Waiting for those moments of grace

According to the Alzheimer’s Association, as many as one in three seniors dies with Alzheimer’s or another dementia. Alzheimer’s alone kills more people than breast and prostate cancer combined. Any type of dementia is unforgiving and cruel—a master thief that robs the person living with it of memory and language; it can steal motor skills and sometimes sight. It is very hard on the family, watching loved ones struggle with it. 

My mother’s dementia has accelerated since my father’s death. She recently scored 8 on a cognitive scale of 30. My dad kept her condition from her, going to great lengths to perpetuate the charade that all was as it always had been. He agreed with her that the housekeeper was stealing things, telling the housekeeper privately that Mom was impaired and not to pay attention to any accusations. He told us those stories with a wink—“Mary stole frozen catfish out of the freezer. And two weeks later she brought it back!”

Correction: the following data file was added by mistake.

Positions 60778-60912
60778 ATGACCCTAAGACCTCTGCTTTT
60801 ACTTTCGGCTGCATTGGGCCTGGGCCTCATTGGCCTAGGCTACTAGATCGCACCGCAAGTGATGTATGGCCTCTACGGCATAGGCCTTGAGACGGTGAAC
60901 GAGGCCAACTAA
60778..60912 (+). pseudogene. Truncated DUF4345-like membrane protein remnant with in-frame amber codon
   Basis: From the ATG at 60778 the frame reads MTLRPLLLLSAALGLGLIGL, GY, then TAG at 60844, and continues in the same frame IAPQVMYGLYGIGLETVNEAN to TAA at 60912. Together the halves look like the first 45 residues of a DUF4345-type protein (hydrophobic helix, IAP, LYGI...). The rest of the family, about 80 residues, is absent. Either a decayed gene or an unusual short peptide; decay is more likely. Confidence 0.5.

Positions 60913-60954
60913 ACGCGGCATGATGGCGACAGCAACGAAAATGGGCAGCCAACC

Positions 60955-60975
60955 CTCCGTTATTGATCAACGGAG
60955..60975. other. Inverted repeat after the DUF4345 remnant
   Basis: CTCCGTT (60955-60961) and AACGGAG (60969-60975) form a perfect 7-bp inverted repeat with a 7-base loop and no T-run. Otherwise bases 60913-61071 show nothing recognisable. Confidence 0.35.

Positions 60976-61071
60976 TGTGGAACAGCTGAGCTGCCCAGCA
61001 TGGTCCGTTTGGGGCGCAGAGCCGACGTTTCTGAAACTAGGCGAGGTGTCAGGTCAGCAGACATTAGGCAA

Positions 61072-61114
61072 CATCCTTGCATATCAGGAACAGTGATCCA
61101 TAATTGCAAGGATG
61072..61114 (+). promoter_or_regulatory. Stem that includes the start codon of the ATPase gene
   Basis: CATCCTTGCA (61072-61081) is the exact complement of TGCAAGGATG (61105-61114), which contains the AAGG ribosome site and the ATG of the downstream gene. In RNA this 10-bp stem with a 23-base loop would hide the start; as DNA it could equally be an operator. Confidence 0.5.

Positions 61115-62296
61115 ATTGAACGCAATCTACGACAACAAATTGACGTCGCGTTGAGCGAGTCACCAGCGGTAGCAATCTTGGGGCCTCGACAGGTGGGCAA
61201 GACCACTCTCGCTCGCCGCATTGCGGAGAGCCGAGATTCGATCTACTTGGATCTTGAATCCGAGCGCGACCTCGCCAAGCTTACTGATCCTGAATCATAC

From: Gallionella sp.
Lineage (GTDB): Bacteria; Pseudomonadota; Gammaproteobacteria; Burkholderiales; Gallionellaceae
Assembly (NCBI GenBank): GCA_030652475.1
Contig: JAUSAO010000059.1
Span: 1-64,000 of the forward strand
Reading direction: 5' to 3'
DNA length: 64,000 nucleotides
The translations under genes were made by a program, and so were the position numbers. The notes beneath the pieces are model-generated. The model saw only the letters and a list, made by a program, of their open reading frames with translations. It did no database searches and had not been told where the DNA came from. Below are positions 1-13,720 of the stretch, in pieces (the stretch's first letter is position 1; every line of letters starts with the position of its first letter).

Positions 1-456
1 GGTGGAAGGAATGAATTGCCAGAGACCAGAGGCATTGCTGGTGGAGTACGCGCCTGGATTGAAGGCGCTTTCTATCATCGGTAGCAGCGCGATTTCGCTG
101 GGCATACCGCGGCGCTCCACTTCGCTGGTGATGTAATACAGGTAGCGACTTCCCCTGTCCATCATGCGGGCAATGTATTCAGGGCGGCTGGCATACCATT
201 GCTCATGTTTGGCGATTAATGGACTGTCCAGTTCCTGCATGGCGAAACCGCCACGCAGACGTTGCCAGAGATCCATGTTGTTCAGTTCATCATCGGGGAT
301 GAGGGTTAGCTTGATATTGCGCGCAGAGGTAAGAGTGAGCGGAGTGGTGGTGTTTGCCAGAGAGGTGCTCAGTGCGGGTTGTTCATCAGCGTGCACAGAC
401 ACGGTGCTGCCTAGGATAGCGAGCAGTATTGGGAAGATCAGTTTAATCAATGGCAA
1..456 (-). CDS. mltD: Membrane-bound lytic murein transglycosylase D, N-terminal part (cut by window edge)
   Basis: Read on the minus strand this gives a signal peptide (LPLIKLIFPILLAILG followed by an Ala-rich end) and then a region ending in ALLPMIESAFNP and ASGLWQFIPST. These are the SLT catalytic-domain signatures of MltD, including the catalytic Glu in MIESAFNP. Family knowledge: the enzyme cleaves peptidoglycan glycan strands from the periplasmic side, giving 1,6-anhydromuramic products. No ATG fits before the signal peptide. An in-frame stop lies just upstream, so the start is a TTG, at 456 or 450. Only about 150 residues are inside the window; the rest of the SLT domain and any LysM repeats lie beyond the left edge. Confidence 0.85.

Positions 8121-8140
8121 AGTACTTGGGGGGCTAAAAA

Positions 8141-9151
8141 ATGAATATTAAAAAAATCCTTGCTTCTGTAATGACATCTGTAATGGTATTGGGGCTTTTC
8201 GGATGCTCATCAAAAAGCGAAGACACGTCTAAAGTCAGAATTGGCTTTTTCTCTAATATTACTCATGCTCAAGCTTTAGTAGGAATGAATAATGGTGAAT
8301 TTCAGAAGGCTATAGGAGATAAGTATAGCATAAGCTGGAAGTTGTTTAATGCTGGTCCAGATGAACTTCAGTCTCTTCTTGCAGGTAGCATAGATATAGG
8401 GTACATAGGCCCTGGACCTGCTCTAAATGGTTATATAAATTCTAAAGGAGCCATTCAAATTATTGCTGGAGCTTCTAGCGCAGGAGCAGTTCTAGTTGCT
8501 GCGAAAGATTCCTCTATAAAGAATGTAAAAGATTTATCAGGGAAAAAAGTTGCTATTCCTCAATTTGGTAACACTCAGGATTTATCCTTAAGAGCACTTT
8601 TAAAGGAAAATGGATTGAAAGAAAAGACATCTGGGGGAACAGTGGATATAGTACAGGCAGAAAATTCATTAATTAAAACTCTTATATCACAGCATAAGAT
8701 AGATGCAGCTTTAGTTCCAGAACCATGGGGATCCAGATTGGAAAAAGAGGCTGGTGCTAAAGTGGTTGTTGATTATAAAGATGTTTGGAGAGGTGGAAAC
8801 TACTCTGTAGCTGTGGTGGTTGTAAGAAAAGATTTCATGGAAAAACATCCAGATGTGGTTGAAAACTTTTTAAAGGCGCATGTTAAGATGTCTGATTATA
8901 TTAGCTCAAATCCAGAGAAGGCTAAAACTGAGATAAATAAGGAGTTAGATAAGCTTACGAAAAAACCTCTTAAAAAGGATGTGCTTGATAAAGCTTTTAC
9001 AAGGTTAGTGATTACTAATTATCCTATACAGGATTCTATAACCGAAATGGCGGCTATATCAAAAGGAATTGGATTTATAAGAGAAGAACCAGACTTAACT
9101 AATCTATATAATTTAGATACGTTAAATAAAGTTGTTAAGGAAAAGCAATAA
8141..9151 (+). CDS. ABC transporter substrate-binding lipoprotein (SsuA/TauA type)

He was brilliantly successful, so much so that she denies that she has dementia because “your father and I told each other everything, and he would have told me if I had anything wrong with me.” Then she hangs up on you. She is still living in their home, just as my father wished, now with 7x24 care because she started doing walkabouts, getting as far as the neighbors down the street even though she is more than half-blind, uses a walker and hadn’t walked further than the mailbox in years.

We have taught ourselves how to operate in this new paradigm. Ask simple questions. Don’t try to use logic and reason; don’t assume she is confused all the time and don’t talk down to her. Above all, live in the present. But the biggest lesson has been learning to cherish the moments of grace when they appear. For example, a few days after my dad’s funeral, we were all sitting in their bedroom, having once again found my mom’s hearing aid (she loses it several times a day). Just as she got it in her ear, one of my brothers said “Uh oh, we better start speaking in tongues because now she can hear us.” I said “igPay atinLay?” To which my mother immediately retorted “ullBay itShay.” (Words my proper southern mother would never utter in plain English). We burst out laughing, and after a moment my mother joined in, clearly elated with herself. We all needed that laugh, and my brothers and I needed to be reminded that there was still a smart, quick, funny person in there somewhere.  That person is shy and elusive—she can’t be coaxed out—you can only wait for her to emerge when and if she can. We live for those moments.  ∆